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Death penalty-to be or not to...Death penalty-to be or not to be? Sometimes crime cannot be punished enough. Sometimes crime is so cruel that there is no realistic punishment for it. There are too many victims out there, that suffered and their attacker gets a simple painless death. I am saying painless comparing to murders that happen every day that are simply horrifying. As Paul A. Winters says "If a person commits a uniquely gruesome murder, he deserves to be put to death" Winters et al. 154. So many murderers are convicted of the crime of murder and they only get years in jail. Their victims feel the pain, but imagine the pain and sorrow that the families of the victims feel, and that pain lasts for the rest of their lives. If someone from my family was killed, I wouldn't think a second what to do with the murderer. I would want him dead. Most of the families feel this way and the best way to stop the pain is to get rid off the cause of the pain. Death sentence is effective because it deters crimes, but many people argue that life without parole is much harder to serve for the person who committed the crime, "Abolitionist claim there are some alternative to the death penalty, they say that life without parole serves just as well" Guilmette 2. I agree that putting away the murderer is effective, but just isn't enough. Laws change, so do parole boards, and people forget the past. As long as the murderer there is a small possibility that he could strike again. Capital punishment is the most effective weapon against the murderers; because no executed murderer has ever killed again. You cannot say that about those sentenced to prison. Death sentence also depends on the case. I am not saying that everybody who commits the murder should be placed on the death row. There are different types of the murder and every murder that was planned or intentional should be severely punished. As Hugo Adam Badeu says, "Despicable crimes should be dealt with realistically" Badeu et al. 131. I have no mercy for the killers, and nobody should have any mercy for anybody who does harm to another human being. Who gives a right to anyone to commit crime anyway? Michael Kronenwetter says, "The death penalty has always been considered especially appropriate for the crime of murder" Kronenwetter 6. Murder is the biggest crime and biggest offense, and it should be treated like that. Over the years, public safety has become a meaningless thing, not worth defending anymore, and the death penalty has been persecuted for just that reason. Every country in the world is ready and willing to kill thousands, even millions of human beings in brutal, merciless way to defend their nation from the aggression of other countries. I don't see why public safety doesn't deserve as much respect and protection as a nation's national security does. In fact, it can be argued that supporting armies and war is far more barbarous than the death penalty is. The whole reason why nations and government exist is to defend their citizens from vicious criminals. When it fails to do that, they become of little use to its citizens. I think that the people in all the nations will soon realize that capital punishment, like the military or police force and even taxes is an unavoidable consequence of every civilized society, and it will no longer be the question of whether or not a nation should have the death penalty, but rather how it should be used. "According to polls, more than 70 percent of Americans feel that murderers deserve the death penalty" Winters et al. 168. What can you say to the parents of the kids that were killed in Columbine High School, their kids will never come back, and their killers were kids, too. What can be done about juvenile murderers? "President Clinton proposed that the age at which penalty could be applied should be reduced from 21 to 18" O'Rourke 1. I agree with that and if that law could be put in place, no killer would be protected. Everybody who is mature enough to the consequences of the things they do should be equally punished as everybody else. Most of the people don't agree with this, but that's just the way it is. As I said laws change and convicted could be out on the streets again, and they could strike again. Those who advocate the abolition of capital punishment have supported their cause with many arguments. They have claimed that some have been wrongly sent to death row, while other decisions have been unfairly applied to minorities and the poor. Others argued for the sanctity of human life, as well as the expense involved in capital punishment. But those who believe in the opposition of the death penalty are often misled. They should consider the following cases that underlie the support for capital punishment, for it is certainly the only way to deal with the cruelty of crime that has infected our society. Capital punishment was once supported by the theory of deterrence, yet studies have shown weaknesses in this argument. Although the death penalty may not have an effect in deterring crime, it protects society from the threat of the same criminal committing a violation again when they are set free. A notable example is the case of Ali Agca, who attempted to assassinate the Pope after he had previously been tried and convicted of murder. Opponents may often refute this by suggesting a life sentence without parole, yet research has shown that the crime rates in prisons are gradually increasing. What happens when a person sentenced with life imprisonment kills another inmate or guard during that time? This brings about reconsideration for those who advocate sentences without parole instead of capital punishment. A second way to look at the validation of capital punishment is the concept of retribution. Retribution cannot be confused with the concept of revenge. It is society"s right of intolerance to heinous crimes that bring about the need for death row. Criminals have not only injured their victims but also the important values that govern society, which is the respect for life. Society has a responsibility to protect its citizens, doing what is necessary and appropriate to those who break the laws. Thus, capital punishment is necessary to ensure the priceless value of human lives. Thirdly, some people urge to abolish the death penalty because of their concern for the sanctity of human life. That is precisely the reason why this form of crime prevention should be maintained. Capital punishment is different from murder because the person being executed had committed a crime and was tried and found guilty. An execution carried out after a trial cannot be compared to a murder committed by a criminal. Lastly, it is suggested and often proven that the death penalty discriminates against the poor and minority groups. One must see that this problem does not concern the justification of the penalty, but the unfair way in which it is distributed. This problem may be improved by properly reviewing the cases, imposing decisions without regard to race or class. This can be achieved so that all defendants receive equal protection ground. Capital punishment has proven to have good benefits upon the country in determining the consequences that criminals deserve. This is needed to ensure the safety and moral values of society. If this is the case, there is no need for us to consider the expenses involved in the death penalty. Certainly human lives are more important, for it may easily be yours. We should not abolish capital punishment, but hold our country accountable for properly exercising the death penalty upon those who deserve it. Many criminals don"t fear the judicial system. They know that they will get out in ten years if they murder someone. They are not afraid of jail or their punishment. How can we force them to stop killing or stealing if they are not afraid of the punishment we give them. Most rational men are afraid of death. They don"t want to die. There are also men that don"t fear death, but enjoy killing. They must be controlled, but if they are sentenced to life they are soon free to kill again. Again, I am not saying we should kill all the men in jail and any other criminal in the world. That is not the answer either, but we must have the death penalty as an option so that they will be afraid to break the law, and to control those who don"t fear death but love to break the law. What do you do with men who do not fear the loss of their life? One criminal of America, Carl Panzram was quoted in saying, "In my life I have murdered 21 human beings. I have committed thousands of burglaries, robberies, larcenies, arsons and last but not least I have committed sodomy on more than 1000 male human beings. For all of these things I am not the least bit sorry. I have no conscience so that does not worry me. I don"t believe in Man, God nor devil. I hate the whole damned human race including myself" Panzram 1. Men like this who do not care for any law and do every unthinkable act are being supported in some jails around the world. What do you do with people who only want to kill and cause chaos? There is very little you can do, especially if they do not care if they are imprisoned. Panzram cares for nothing. He doesn"t mind his fifteen years in prison, or even his twenty-five. Panzram was executed and can no longer bother man kind, but there are others like him. Australia has abolished the death sentence. They can no longer control the men like Panzram. Martin Bryant shot and killed 35 innocent people in Tasmania. He is now being supported by the people of Australia. There is one option, which Australia no longer has. They cannot put this man to death, they are not allowed. This cannot be the case in other countries, so that those criminals like Panzram and Bryant, will be able to do what they want and not be executed for it. We must keep the death penalty for the people like this; people who like to kill and that don"t fear imprisonment. The death penalty should be maintained"¦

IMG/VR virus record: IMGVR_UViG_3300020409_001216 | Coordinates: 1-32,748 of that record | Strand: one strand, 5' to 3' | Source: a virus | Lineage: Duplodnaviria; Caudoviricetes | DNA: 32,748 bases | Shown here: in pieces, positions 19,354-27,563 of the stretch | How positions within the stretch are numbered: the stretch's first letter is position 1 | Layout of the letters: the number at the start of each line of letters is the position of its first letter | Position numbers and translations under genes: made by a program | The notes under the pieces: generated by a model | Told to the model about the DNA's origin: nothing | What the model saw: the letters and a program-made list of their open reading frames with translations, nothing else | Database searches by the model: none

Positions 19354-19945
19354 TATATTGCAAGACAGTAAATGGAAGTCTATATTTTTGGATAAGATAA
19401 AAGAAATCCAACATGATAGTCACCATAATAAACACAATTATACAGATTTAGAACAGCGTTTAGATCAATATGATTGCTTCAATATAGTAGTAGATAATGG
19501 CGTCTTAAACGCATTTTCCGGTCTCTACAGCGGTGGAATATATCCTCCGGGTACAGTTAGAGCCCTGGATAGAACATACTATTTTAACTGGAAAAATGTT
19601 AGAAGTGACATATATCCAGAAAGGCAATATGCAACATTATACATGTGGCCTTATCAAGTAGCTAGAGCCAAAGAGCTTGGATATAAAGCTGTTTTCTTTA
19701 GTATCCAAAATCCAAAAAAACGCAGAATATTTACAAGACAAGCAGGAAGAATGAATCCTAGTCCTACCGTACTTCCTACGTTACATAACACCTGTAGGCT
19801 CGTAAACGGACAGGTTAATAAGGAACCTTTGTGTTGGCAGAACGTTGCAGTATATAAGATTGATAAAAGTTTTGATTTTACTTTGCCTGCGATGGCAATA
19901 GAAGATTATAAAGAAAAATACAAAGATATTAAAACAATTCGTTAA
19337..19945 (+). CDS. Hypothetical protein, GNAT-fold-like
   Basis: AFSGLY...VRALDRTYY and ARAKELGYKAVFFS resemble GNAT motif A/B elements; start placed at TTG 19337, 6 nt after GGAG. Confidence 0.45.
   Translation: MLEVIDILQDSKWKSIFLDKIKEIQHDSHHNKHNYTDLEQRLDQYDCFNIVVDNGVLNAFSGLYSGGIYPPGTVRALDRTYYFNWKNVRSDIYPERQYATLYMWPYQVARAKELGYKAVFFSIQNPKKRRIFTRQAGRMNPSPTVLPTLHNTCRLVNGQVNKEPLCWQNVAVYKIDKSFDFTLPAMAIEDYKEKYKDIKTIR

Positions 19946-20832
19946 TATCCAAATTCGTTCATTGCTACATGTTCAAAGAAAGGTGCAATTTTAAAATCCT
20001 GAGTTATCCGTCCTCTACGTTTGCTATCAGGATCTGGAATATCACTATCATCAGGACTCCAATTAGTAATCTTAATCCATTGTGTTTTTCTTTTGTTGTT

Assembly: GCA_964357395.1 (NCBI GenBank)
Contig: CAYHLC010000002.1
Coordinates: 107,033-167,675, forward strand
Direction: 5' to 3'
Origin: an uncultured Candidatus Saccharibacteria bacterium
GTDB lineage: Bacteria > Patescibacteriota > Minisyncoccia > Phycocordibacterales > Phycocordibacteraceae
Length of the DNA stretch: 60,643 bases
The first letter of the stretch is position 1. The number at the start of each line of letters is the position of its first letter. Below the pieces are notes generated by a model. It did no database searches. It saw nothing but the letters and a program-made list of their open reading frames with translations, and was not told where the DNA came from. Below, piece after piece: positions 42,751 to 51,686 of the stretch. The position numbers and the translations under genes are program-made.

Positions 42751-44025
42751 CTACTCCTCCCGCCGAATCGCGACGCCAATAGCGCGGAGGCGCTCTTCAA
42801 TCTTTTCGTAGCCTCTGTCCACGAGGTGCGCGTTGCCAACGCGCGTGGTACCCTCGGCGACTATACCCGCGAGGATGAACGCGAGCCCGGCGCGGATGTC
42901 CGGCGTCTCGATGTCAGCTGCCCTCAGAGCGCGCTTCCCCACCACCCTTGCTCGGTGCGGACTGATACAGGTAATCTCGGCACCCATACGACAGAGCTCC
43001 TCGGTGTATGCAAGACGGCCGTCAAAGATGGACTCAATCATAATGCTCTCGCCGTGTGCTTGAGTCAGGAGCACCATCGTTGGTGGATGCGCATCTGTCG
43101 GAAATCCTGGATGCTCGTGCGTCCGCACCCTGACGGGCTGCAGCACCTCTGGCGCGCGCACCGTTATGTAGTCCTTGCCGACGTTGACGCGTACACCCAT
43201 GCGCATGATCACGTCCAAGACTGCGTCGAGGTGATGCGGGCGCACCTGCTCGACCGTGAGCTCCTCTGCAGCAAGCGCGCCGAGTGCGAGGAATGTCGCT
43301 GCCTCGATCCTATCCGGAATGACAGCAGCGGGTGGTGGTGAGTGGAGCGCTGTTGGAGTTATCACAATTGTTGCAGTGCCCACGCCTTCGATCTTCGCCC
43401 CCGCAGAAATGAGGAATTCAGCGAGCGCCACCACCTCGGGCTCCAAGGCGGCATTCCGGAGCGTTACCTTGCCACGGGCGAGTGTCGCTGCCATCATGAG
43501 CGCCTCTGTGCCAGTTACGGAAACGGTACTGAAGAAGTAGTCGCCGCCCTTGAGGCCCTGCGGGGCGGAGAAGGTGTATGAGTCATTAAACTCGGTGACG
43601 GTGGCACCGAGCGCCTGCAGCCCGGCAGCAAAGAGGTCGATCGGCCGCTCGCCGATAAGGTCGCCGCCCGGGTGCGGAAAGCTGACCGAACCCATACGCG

Death penalty-to be or not to be? Sometimes crime cannot be punished enough. Sometimes crime is so cruel that there is no realistic punishment for it. There are too many victims out there, that suffered and their attacker gets a simple painless death. I am saying painless comparing to murders...